Wizard of Oz custom matted movie poster signed by 8 Munchkins (JSA and Munchkinland COA)
Wizard of Oz custom matted movie poster display measures at 810 x 550 and is signed by 8 Munchkins with Jerry Maren (D. 2018), Mickey Carroll (D. 2009), Karl Slover (D. 2011), Margaret Pelligroni (D. 2013), Ruth Duccini (D. 2014), Clarence Swenson (D. 2009), Meinhardt Raabe (D. 2010), and Donna Stewart-Hardway (D. 2008). Sadly the 8 Munchkins that signed this poster are no longer with us, this is a must have poster for any Wizard of Oz fans.
- Frame measures at an impressive 810mm in height and 550mm in width
- Official JSA and Munchkinland Authentication Services serially-numbered hologram and matching COA for authenticity purposes
- Official Wizard of Oz movie poster
- This frame in the pictures is the actual display for sale and not a concept
- MJB Memorabilia ships WORLDWIDE
- Very rare item as sadly the Munchkins are no longer with us
- If you would like to see the memorabilia before you buy I can show you on Zoom, Facetime, Skype Live, call me 0477555557
The Wizard of Oz is a 1939 American musical fantasy film produced by Metro-Goldwyn-Mayer. Widely known as one of the greatest films of all time, it is the most commercially successful adaptation of L. Frank Baum‘s 1900 children’s fantasy novel The Wonderful Wizard of Oz. Directed primarily by Victor Fleming (who left the production to take over the troubled Gone with the Wind), the film stars Judy Garland as Dorothy Gale alongside Ray Bolger, Jack Haley, Bert Lahr and Margaret Hamilton.
Characterized by its use of Technicolor, fantasy storytelling, musical score, and memorable characters, the film has become an American pop culture icon. It was nominated for six Academy Awards, including Best Picture, but lost to Gone with the Wind, also directed by Fleming. It did win in two other categories: Best Original Song for “Over the Rainbow” and Best Original Score by Herbert Stothart. While the film was considered a critical success upon release in August 1939, it failed to make a profit for MGM until the 1949 re-release, earning only $3,017,000 on a $2,777,000 budget, not including promotional costs, which made it MGM’s most expensive production at that time.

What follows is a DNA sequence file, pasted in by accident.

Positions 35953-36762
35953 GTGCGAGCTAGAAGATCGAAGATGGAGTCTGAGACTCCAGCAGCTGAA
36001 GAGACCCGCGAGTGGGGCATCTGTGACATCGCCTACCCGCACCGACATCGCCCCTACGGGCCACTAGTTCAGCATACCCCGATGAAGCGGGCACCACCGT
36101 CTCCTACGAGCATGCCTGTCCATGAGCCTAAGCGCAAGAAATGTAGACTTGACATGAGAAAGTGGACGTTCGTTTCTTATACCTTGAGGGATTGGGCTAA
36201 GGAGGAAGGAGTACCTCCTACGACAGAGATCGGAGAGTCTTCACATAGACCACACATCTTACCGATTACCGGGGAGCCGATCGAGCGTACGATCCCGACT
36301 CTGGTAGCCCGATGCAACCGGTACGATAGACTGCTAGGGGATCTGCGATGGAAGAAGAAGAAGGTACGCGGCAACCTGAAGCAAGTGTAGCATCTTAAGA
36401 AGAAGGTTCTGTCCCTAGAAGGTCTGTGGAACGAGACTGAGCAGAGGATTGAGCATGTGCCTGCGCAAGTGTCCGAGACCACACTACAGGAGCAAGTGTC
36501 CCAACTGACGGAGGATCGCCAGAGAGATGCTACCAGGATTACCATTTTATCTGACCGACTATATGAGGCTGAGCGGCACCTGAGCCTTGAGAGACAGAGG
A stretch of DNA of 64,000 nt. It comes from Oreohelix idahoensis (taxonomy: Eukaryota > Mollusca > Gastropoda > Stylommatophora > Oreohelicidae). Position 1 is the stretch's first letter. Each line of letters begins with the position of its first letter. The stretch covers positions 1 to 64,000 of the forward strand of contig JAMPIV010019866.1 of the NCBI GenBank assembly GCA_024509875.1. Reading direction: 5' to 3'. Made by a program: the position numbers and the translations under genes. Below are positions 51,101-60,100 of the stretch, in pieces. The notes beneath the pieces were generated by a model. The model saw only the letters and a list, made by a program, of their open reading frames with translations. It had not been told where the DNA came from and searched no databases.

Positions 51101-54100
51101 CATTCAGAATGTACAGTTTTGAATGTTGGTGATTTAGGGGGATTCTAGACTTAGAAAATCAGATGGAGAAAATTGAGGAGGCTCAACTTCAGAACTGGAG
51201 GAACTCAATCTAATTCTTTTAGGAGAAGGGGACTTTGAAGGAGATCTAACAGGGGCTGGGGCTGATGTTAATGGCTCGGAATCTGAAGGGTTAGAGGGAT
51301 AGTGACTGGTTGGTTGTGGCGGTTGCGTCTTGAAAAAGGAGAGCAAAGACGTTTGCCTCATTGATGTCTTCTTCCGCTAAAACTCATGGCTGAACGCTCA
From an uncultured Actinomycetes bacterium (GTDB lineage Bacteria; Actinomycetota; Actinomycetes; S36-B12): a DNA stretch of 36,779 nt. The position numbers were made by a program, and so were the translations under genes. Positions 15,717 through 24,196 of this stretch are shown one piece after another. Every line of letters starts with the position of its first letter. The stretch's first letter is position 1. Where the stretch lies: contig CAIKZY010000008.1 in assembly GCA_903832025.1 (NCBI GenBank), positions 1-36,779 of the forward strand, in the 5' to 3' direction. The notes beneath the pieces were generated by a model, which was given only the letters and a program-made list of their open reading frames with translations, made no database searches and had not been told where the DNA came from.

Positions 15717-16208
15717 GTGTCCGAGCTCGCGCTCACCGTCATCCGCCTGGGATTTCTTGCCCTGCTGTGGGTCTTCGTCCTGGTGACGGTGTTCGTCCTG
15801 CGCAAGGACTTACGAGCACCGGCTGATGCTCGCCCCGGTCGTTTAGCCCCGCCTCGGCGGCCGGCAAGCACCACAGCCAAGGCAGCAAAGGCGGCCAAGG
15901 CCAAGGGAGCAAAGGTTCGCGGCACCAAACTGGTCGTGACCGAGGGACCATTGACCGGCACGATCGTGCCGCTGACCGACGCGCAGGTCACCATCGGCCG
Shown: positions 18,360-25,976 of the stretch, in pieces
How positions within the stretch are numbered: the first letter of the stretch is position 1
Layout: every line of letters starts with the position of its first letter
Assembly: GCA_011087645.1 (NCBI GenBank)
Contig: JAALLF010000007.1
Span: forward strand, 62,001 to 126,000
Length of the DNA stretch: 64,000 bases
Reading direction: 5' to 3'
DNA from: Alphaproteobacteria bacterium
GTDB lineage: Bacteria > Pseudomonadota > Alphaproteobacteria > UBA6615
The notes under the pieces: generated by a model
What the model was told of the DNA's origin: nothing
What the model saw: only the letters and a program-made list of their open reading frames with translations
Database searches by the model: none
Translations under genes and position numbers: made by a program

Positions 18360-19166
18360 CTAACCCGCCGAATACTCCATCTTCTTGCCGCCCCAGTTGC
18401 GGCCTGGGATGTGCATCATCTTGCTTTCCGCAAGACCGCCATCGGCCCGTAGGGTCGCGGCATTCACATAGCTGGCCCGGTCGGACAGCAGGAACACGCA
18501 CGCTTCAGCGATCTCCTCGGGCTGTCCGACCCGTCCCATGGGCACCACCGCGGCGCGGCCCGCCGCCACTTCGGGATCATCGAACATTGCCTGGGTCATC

The 1956 television broadcast premiere of the film on the CBS network reintroduced the film to the public; according to the Library of Congress, it is the most seen film in movie history. In 1989, it was selected by the U.S. Library of Congress as one of the first 25 films for preservation in the National Film Registry for being “culturally, historically, or aesthetically significant”. It is also one of the few films on UNESCO‘s Memory of the World Register. It was among the top ten in the 2005 BFI (British Film Institute) list of “50 films to be seen by the age of 14”, and is on the BFI’s updated list of “50 films to be seen by the age of 15” released in May 2020.
The Wizard of Oz is the source of many quotes referenced in contemporary popular culture. Noel Langley, Florence Ryerson, and Edgar Allan Woolf received credit for the screenplay, but others made uncredited contributions. The songs were written by Edgar “Yip” Harburg and composed by Harold Arlen. The musical score and incidental music were composed by Stothart.